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Mr Bill Fiorini Passes


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I got a call yesterday morning telling me that a long time friend of mine, Bill Fiorini passed away in Hospice care. He was suffering from a severe infection and stroke and passed quietly in his sleep.


He was a truly talented man, one who was helpful and downright generous with the knowledge he had.


I fondly remember all the conversatiuons he and I had in reagrds to welding gun barrels and other fun stuff


So raise a glass to the man and may he truly rest in peace..



If you wish to know the price of freedom..Visit a Veteran's Hospital...I am humbled by their sacrifice... 

Why is it when the Mighty Thor throws his hammer he is dispensing Justice and fighting Evil..BUT..when I throw my hammer I wind up in a mandatory 16 week anger management course??</p>

I came into this world naked, screaming and covered in someone else's blood...I have no problem going out the same way...


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Shucks, never met him, but I believe he was a great teacher with amazing things to offer.


Heart felt condolences to his family and friends, Craig

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That leaves a much bigger hole in the smithing world than will be properly accounted.


I give complete attribution to Bill as one of my teachers as often as I can. I think he was one of the most significant smiths of the early present generation in this country. I'm happy to give him that accolade even though more fellows were more famous than Bill.


His work speaks for itself, and is evidenced in the work of his students. The quality of the man cannot be measured except by the people who know him as friend. He had a large soul.

There are three kinds of men. The one that learns by reading. The few who learn by observation. The rest of them have to pee on the electric fence for themselves. Will Rogers

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I attended an NWBA conference in 2000 or 2001 where Mr. Fiorini demo'ed damascus. A great presenter and a really nice man, I'm very sad. but I will go make some PW in his honor.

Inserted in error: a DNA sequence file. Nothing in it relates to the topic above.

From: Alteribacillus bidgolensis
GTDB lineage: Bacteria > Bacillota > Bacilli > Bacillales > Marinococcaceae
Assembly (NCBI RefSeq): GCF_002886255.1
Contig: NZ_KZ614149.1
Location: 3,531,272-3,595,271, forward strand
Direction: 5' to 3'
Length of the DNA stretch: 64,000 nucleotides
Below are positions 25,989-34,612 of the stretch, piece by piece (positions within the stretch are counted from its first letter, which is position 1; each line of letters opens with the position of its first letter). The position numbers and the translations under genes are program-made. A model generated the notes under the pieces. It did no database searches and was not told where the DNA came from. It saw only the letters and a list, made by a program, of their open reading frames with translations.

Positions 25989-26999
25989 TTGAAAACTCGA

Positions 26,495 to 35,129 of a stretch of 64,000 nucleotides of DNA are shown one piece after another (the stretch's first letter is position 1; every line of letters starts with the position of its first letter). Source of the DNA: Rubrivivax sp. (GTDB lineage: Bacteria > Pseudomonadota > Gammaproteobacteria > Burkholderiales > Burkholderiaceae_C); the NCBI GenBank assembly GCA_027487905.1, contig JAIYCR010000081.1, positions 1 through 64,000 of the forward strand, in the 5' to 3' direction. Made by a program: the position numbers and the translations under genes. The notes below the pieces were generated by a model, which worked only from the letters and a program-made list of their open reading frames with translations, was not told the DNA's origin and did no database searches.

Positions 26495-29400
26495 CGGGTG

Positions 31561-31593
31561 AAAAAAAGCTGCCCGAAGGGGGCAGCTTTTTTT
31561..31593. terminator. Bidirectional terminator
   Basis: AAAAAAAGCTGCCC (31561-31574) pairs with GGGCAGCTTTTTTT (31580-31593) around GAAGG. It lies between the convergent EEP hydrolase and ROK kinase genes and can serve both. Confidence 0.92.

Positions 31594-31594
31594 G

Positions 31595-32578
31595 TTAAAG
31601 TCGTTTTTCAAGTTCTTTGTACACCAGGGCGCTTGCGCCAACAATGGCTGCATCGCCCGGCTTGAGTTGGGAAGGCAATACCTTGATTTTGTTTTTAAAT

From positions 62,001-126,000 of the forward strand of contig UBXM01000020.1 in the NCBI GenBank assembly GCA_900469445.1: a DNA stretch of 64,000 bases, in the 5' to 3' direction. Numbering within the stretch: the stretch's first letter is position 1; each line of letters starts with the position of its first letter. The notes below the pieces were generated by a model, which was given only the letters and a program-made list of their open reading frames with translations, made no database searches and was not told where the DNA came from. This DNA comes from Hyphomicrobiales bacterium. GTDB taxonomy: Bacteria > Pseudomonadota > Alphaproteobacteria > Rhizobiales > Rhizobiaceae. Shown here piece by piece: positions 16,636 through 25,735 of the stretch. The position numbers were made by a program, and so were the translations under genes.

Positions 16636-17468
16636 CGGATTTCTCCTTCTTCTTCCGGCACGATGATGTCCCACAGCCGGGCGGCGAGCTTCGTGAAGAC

"The worst day smithing is better than the best day working for someone else."


I said that.


If a thing is worth doing, it is worth doing badly.

- - -G. K. Chesterton


So, just for the record: the fact that it does work still should not be taken as definitive proof that you are not crazy.


Grant Sarver

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I second what Mike said above.


Bill was a great help to me when I started in pattern-welding. He was very generous with his research and information when good information was hard to get.


Bill and Kirsten came over with the kids around Christmas for dinner so I had an opportunity to see some of his latest work.

It was great.


He'll be missed,


henry knickmeyer

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Man! Was caught off guard by this news. Bill was a man I never met in person, just online, but a man who strongly influenced my ideas about metal. He is in on my list of top five most influential bladesmiths, craftsman, jeweler, silversmith, coppersmith. The imagination and quality of his work set some of the highest standards for metal art of any genre. Bill was also a master of hammers, he has been a huge influence on the trend of American Bladesmiths using a more oriential style weight forward hammer in making knives and other work most of us would refer to as silversmithing.







Bill, May your art and name live forever, The sun is now your forge!







The following is a note sent out by Bills wife for his friends,


Bill was in the hospital being treated for a very serious nocardia infection in his right lung and thyroid. He was recovering slowly, but definitely showing progress. Very early Wednesday morning he had a massive stroke on the right side of his brain. Even if he did survive and recover, he would not have anything close to the life and function that he wanted.


We've decided to choose comfort care only and inpatient hospice care. Please feel free to let his old friends know. I don't have the energy to look up names and numbers. I would prefer not to get a lot of calls right now please.


Bill wanted to be cremated and was adamantly against a wake and funeral. Finances permitting, Bill's older daughter Danielle and I would like to plan a memorial party (or hammer in?) back in La Crosse later in the summer.


He's resting peacefully in hospice right now. I'll let you know how things go.




Bill passed away early this morning, just in time to start off his new path with the sunrise, his favorite time of day.
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I remember every time I saw him...I always left with more than I came.

Bill left a host of students in his wake....ripples in a pond spreading out.


Apparently there will be a hammer-in in La Crosse, WI in his honor.


My condolences to his family.



Richard Furrer

Door County Forgeworks

Sturgeon Bay, WI

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